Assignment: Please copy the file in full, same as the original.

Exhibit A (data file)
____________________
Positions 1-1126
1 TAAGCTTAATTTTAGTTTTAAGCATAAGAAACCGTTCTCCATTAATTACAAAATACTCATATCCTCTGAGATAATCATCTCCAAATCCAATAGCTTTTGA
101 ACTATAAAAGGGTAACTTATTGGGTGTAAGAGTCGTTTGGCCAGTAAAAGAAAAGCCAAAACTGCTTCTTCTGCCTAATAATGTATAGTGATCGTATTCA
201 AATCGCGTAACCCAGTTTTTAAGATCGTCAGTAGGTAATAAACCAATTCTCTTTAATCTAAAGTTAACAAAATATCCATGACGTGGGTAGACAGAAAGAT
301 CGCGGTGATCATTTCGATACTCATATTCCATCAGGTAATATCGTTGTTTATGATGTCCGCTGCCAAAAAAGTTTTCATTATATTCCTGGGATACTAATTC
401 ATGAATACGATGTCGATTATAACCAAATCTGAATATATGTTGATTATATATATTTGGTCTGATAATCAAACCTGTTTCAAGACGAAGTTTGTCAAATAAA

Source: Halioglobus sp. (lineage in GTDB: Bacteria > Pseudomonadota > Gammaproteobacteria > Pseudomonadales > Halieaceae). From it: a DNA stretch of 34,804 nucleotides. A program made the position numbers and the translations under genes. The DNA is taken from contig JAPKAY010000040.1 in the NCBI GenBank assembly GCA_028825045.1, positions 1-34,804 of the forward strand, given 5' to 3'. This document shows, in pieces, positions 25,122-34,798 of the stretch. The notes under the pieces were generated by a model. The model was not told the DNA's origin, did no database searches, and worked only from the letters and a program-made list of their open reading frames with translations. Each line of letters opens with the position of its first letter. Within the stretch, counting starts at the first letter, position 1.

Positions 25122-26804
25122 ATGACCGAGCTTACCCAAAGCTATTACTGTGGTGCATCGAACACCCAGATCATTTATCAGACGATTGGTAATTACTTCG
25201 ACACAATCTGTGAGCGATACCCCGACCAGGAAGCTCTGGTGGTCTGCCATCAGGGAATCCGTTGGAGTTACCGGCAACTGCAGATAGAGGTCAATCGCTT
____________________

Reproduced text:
Positions 1-1126
1 TAAGCTTAATTTTAGTTTTAAGCATAAGAAACCGTTCTCCATTAATTACAAAATACTCATATCCTCTGAGATAATCATCTCCAAATCCAATAGCTTTTGA
101 ACTATAAAAGGGTAACTTATTGGGTGTAAGAGTCGTTTGGCCAGTAAAAGAAAAGCCAAAACTGCTTCTTCTGCCTAATAATGTATAGTGATCGTATTCA
201 AATCGCGTAACCCAGTTTTTAAGATCGTCAGTAGGTAATAAACCAATTCTCTTTAATCTAAAGTTAACAAAATATCCATGACGTGGGTAGACAGAAAGAT
301 CGCGGTGATCATTTCGATACTCATATTCCATCAGGTAATATCGTTGTTTATGATGTCCGCTGCCAAAAAAGTTTTCATTATATTCCTGGGATACTAATTC
401 ATGAATACGATGTCGATTATAACCAAATCTGAATATATGTTGATTATATATATTTGGTCTGATAATCAAACCTGTTTCAAGACGAAGTTTGTCAAATAAA

Source: Halioglobus sp. (lineage in GTDB: Bacteria > Pseudomonadota > Gammaproteobacteria > Pseudomonadales > Halieaceae). From it: a DNA stretch of 34,804 nucleotides. A program made the position numbers and the translations under genes. The DNA is taken from contig JAPKAY010000040.1 in the NCBI GenBank assembly GCA_028825045.1, positions 1-34,804 of the forward strand, given 5' to 3'. This document shows, in pieces, positions 25,122-34,798 of the stretch. The notes under the pieces were generated by a model. The model was not told the DNA's origin, did no database searches, and worked only from the letters and a program-made list of their open reading frames with translations. Each line of letters opens with the position of its first letter. Within the stretch, counting starts at the first letter, position 1.

Positions 25122-26804
25122 ATGACCGAGCTTACCCAAAGCTATTACTGTGGTGCATCGAACACCCAGATCATTTATCAGACGATTGGTAATTACTTCG
25201 ACACAATCTGTGAGCGATACCCCGACCAGGAAGCTCTGGTGGTCTGCCATCAGGGAATCCGTTGGAGTTACCGGCAACTGCAGATAGAGGTCAATCGCTT